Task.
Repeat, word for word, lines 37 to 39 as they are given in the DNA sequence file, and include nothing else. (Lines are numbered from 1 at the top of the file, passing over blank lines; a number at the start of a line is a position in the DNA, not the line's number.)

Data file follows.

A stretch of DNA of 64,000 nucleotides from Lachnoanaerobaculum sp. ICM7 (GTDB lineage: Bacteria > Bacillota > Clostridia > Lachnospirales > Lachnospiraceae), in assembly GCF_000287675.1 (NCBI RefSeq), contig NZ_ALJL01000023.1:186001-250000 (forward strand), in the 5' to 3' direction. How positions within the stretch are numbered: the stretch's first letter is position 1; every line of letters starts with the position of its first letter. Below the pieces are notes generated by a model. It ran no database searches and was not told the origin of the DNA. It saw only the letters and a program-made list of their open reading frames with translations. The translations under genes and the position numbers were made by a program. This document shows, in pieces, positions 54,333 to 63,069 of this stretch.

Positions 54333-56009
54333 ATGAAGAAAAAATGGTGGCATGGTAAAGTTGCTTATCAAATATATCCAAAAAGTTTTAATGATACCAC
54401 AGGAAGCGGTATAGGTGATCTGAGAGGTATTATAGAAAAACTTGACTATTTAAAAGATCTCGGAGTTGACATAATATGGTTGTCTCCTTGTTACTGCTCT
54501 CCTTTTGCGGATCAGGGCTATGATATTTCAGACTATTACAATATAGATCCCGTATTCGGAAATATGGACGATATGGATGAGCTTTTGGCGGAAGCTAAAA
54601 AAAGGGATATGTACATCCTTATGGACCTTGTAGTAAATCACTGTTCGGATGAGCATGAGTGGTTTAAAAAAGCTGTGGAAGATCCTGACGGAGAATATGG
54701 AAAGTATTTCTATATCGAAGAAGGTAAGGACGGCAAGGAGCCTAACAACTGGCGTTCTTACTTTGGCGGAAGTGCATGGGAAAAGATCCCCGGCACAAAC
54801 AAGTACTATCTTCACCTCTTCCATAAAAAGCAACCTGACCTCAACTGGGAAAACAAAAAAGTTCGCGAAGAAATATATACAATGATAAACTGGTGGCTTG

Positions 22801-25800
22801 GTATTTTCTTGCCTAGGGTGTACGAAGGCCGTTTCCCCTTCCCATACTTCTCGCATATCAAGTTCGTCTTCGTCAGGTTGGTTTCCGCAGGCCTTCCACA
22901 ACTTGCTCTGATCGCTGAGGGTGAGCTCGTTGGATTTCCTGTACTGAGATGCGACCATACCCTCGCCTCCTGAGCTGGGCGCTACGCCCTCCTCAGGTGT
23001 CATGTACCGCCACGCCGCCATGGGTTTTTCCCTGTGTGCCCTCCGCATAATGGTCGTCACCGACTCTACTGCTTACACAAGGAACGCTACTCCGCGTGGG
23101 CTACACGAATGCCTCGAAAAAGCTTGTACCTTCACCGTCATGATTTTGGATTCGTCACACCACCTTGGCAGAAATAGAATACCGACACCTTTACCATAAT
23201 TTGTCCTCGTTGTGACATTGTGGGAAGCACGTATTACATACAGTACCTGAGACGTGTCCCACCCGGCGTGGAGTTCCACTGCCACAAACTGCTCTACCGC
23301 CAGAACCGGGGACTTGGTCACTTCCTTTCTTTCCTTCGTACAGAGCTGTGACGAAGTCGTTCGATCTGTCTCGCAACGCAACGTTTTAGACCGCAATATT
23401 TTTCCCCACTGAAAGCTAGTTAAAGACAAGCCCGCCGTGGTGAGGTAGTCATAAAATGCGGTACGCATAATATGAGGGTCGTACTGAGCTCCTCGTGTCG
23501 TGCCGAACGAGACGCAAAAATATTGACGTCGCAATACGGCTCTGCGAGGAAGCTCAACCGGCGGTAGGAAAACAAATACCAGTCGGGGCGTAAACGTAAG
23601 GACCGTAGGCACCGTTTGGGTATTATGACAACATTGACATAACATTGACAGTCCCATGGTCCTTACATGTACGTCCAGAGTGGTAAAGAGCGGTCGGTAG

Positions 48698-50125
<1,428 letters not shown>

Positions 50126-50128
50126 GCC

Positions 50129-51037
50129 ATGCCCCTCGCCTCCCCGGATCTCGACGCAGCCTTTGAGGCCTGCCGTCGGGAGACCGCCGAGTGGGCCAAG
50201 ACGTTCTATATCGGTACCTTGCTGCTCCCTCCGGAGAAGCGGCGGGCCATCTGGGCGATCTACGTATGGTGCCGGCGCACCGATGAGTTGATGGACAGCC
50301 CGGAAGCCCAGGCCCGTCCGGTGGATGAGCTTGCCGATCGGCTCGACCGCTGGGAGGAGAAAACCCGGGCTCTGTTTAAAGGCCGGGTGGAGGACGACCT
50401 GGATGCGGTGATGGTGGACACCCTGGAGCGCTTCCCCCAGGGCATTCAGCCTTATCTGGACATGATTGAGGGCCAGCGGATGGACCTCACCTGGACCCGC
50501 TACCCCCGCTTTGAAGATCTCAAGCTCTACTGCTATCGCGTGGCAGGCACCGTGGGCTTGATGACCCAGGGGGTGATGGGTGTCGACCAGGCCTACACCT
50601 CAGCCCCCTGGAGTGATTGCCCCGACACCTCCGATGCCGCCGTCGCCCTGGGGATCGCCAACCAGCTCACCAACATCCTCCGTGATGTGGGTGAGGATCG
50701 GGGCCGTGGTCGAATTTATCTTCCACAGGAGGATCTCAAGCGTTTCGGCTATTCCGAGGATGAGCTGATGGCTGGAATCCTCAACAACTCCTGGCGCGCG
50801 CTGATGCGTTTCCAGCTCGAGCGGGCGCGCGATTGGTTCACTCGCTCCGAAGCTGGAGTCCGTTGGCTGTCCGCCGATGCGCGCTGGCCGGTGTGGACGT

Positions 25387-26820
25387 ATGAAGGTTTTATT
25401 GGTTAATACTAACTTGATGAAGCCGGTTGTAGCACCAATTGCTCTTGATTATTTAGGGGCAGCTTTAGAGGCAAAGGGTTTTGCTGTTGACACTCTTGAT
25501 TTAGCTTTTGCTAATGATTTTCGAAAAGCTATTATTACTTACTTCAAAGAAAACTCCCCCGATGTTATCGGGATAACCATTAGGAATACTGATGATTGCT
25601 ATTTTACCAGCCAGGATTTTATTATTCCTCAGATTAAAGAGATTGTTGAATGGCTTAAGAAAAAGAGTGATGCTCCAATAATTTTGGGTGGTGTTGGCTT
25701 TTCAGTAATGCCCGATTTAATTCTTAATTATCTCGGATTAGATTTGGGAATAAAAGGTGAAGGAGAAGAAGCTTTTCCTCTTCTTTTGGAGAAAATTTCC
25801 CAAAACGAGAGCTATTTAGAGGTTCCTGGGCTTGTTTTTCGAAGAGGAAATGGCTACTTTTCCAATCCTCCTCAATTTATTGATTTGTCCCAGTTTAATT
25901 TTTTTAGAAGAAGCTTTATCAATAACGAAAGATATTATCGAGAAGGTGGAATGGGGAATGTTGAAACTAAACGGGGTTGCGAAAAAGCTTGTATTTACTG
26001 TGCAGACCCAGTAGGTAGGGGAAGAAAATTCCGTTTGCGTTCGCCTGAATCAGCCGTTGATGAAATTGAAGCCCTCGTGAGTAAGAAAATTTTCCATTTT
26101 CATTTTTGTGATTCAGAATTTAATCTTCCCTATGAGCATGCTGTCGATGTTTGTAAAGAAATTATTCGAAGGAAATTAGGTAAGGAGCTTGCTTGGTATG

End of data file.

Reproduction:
25701 TTCAGTAATGCCCGATTTAATTCTTAATTATCTCGGATTAGATTTGGGAATAAAAGGTGAAGGAGAAGAAGCTTTTCCTCTTCTTTTGGAGAAAATTTCC
25801 CAAAACGAGAGCTATTTAGAGGTTCCTGGGCTTGTTTTTCGAAGAGGAAATGGCTACTTTTCCAATCCTCCTCAATTTATTGATTTGTCCCAGTTTAATT
25901 TTTTTAGAAGAAGCTTTATCAATAACGAAAGATATTATCGAGAAGGTGGAATGGGGAATGTTGAAACTAAACGGGGTTGCGAAAAAGCTTGTATTTACTG